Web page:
Abstract and Keywords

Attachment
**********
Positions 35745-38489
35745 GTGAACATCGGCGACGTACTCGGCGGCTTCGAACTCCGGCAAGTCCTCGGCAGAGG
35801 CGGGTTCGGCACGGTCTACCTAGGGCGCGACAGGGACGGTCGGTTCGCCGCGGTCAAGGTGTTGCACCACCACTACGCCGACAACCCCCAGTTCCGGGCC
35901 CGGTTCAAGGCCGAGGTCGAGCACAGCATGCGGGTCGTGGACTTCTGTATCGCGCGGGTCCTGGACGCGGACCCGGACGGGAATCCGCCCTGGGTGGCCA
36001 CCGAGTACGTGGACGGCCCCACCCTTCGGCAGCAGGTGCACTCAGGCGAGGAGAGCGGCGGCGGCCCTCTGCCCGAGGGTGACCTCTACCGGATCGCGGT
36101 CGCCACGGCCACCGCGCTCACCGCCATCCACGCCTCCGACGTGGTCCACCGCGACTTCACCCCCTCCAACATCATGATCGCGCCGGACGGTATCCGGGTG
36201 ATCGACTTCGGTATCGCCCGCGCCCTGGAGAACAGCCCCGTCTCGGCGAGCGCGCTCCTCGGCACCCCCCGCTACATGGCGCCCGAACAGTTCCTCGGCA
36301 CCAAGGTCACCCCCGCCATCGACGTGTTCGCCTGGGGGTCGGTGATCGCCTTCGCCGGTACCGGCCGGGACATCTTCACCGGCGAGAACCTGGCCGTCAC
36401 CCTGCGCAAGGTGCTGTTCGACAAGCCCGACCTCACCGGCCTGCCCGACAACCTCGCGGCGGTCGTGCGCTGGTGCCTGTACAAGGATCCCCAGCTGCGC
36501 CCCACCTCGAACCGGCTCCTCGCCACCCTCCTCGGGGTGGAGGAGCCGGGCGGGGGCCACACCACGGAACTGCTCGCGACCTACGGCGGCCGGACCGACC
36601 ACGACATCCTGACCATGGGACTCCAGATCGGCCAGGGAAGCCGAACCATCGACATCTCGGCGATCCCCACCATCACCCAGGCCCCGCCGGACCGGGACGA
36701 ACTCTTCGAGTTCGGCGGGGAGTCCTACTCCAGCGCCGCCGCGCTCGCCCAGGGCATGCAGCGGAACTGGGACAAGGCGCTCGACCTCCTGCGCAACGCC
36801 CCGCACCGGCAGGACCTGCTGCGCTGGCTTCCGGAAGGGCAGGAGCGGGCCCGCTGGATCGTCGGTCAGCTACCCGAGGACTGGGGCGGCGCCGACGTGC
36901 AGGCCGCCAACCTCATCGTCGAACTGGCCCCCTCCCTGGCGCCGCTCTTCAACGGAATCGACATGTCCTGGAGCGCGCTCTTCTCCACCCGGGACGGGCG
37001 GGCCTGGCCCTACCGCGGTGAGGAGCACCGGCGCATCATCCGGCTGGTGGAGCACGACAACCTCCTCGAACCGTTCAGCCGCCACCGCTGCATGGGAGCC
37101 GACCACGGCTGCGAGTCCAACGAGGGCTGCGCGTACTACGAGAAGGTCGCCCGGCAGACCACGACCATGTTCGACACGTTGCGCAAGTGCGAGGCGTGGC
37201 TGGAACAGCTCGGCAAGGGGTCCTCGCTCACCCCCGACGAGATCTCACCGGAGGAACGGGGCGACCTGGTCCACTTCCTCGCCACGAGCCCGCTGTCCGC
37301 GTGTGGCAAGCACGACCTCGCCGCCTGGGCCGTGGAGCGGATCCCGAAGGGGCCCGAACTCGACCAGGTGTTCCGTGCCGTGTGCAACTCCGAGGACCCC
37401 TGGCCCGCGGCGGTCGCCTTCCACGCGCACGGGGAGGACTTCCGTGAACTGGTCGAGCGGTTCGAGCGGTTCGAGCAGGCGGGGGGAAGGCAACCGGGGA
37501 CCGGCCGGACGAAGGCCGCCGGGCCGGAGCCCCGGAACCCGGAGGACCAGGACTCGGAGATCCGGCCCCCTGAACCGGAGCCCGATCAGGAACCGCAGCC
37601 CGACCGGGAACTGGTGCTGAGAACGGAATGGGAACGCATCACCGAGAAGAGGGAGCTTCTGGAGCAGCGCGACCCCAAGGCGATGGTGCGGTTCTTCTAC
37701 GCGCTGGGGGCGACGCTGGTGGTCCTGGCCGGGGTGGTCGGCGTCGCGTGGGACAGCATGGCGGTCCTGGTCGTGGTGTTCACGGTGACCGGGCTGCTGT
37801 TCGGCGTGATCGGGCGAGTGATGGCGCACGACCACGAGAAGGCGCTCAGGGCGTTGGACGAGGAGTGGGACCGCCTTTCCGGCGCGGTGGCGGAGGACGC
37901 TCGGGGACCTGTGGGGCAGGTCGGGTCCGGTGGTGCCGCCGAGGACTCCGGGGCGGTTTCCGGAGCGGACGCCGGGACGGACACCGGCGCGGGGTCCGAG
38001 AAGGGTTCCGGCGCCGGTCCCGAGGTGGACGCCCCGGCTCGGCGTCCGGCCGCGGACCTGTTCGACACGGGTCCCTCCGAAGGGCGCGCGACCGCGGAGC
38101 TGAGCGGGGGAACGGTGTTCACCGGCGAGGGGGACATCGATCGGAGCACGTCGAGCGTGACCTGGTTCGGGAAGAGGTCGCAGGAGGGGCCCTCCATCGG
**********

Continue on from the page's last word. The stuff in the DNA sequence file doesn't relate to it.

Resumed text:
John Maynard Keynes never showed much sympathy toward Karl Marx, largely due to their very different political and ideological stances. Despite these differences, however, there are important points of contact between their analyses of the working of market economies. This chapter looks at the relationship between Marxian and post-Keynesian economics from the perspective that was suggested by Joan Robinson beginning in the 1950s. Such a perspective concentrates on Marxian schemes of reproduction. The basic condition for a balanced process of reproduction is that the whole produced surplus is sold in the market, so that there are no imbalances between supply and demand. This raises an analytical issue that requires an analysis of the role of money in the process. The chapter also considers a generalized version of Marx’s schemes, presented in a way that makes it easier to relate them to the Kaleckian and Keynesian approaches. Finally, it looks at Michal Kalecki’s approach as well as E. D. Domar’s and R. F. Harrod’s theories of growth.
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